Instructor Carly Davenport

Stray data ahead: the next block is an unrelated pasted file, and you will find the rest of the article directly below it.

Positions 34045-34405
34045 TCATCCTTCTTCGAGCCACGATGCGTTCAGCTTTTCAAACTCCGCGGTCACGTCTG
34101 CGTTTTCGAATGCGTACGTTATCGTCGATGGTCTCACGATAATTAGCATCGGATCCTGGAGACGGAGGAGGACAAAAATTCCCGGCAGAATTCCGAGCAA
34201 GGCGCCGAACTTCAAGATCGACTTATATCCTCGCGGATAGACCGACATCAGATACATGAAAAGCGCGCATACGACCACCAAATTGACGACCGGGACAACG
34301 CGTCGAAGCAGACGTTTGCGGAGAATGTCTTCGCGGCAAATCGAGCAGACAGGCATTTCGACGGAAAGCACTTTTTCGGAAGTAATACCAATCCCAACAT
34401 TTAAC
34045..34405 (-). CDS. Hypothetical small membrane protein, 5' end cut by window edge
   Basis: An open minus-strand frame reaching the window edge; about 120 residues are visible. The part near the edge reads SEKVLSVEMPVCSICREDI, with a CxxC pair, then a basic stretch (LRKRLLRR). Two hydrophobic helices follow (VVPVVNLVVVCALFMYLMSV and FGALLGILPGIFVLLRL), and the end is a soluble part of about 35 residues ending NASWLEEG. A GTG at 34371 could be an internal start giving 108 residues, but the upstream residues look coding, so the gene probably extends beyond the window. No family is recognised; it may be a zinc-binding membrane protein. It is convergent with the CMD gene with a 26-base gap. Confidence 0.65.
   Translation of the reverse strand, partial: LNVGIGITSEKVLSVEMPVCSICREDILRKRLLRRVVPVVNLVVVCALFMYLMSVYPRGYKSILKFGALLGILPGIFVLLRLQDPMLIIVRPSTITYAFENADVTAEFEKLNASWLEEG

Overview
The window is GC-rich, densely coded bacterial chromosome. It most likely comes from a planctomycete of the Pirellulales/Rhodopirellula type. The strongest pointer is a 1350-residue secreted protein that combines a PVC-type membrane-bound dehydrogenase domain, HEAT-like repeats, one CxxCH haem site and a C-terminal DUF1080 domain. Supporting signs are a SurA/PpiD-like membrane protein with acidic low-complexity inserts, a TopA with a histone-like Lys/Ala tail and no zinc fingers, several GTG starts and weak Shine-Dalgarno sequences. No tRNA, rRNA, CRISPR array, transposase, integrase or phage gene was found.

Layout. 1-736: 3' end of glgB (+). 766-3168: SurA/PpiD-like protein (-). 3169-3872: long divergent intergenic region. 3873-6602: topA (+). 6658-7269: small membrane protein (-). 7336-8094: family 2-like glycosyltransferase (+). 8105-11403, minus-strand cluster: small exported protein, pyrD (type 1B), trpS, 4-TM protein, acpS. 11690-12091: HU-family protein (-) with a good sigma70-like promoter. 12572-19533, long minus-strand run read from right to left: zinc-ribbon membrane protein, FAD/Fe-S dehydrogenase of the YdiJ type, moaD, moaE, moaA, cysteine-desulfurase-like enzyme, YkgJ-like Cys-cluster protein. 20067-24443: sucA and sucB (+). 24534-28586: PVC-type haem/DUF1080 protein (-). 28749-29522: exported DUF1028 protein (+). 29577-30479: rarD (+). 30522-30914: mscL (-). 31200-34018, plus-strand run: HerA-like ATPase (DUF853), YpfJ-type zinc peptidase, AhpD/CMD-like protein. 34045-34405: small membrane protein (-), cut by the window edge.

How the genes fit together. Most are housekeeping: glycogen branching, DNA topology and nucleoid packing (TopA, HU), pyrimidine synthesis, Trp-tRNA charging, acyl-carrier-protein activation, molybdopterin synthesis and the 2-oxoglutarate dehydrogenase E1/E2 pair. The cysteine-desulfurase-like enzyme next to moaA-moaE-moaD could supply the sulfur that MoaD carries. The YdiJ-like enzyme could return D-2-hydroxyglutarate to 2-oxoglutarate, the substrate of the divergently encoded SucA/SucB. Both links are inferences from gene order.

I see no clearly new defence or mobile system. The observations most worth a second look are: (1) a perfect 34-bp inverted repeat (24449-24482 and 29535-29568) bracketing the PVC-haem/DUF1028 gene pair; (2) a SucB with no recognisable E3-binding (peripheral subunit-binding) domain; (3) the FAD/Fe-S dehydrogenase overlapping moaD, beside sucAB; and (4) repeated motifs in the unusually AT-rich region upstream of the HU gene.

Family centered early childhood programs are just one category of the Early Childhood Education Program. This program offers the unique opportunity for families to be involved in their child’s education to the fullest extent. As an educator in a family centered program we must encourage certain behaviors from our children at school, and expect their parents to encourage these behaviors at home as well. These behaviors include: attachment, self-help skills, empowerment, pro-social skills, and self-esteem. Attachment is often an issue with family centered programs. “Attachment is the deep and enduring connection established between a child and caregiver in the first few years of life. It profoundly influences every component of the mind, body, emotions, relationships, and values. Disrupted attachment not only leads to emotional and social problems, but also results in biochemical consequences in the developing brain” (Levy, Orlans 1998a). At times the child has experienced attachment parenting from his mother or father and leaving them is a new and sometimes scary experience. There are different types of attachment. Some children are too attached to their care-givers, some seem to have a balance between attachment and independence, and others lack the ability to become attached to their care-giver. Those who are too attached may often cry at school for their parents, or even act out to get the same quality and quantity of attachment they receive at home. Children will most likely adapt to their new surroundings and get used to their parents leaving them for the day. When an educator has a child in her classroom who is overly attached to their parents they should allow the parents to give hugs and kisses to their child and say good bye and then attempt to distract the child from the action of their parents leaving. Sometimes asking a child to color, wash her hands, put her belongings away, or talk about her favorite toy can be helpful in allowing the child to grieve her parents leaving, but also to cope with the change and get to know their peers and teacher. Allowing the parents to sit in the classroom where their child can see them can also be helpful, but they must reduce the time they are there each time. Severing the attachment abruptly can lead to self-esteem issues, behavioral issues, and feelings of neglect or abandonment. If a child's needs are not met they may "react to events in their early life that may include neglect, abuse, or something more subtle (see causes below). Due to these events, many children are unable to attach to a primary caregiver and go through the normal development that children must go through in order to function in relationships" (Levy, Orleans 1998b). A child who has these attachment problems could be diagnosed with reactive attachment disorder (RAD). A child with RAD is disconnected from people and things. They tend to stay alone; isolated. An Educator may have a hard time understand what a child with RAD believes or feels. They may get frustrated with the student because he does not seem to be affected by the threat of natural consequences; he may challenge them. If an educator has a child diagnosed with RAD in their classroom they should research the disorder and learn ways to handle situations that may arise with the child. At home the parents can see that the child goes to counseling, or a therapist. They can concentrate on reinforcing positive behaviors rather than punishing for negative behaviors. They should still show the child that they love him and ensure they are paying attention to him and not sending signals of possible abandonment. A child with attachment problems may have a lower level of self-help skills than a child who experiences no attachment issues. Self-help skills are skills such as self-feeding, toilet training, dressing self,...
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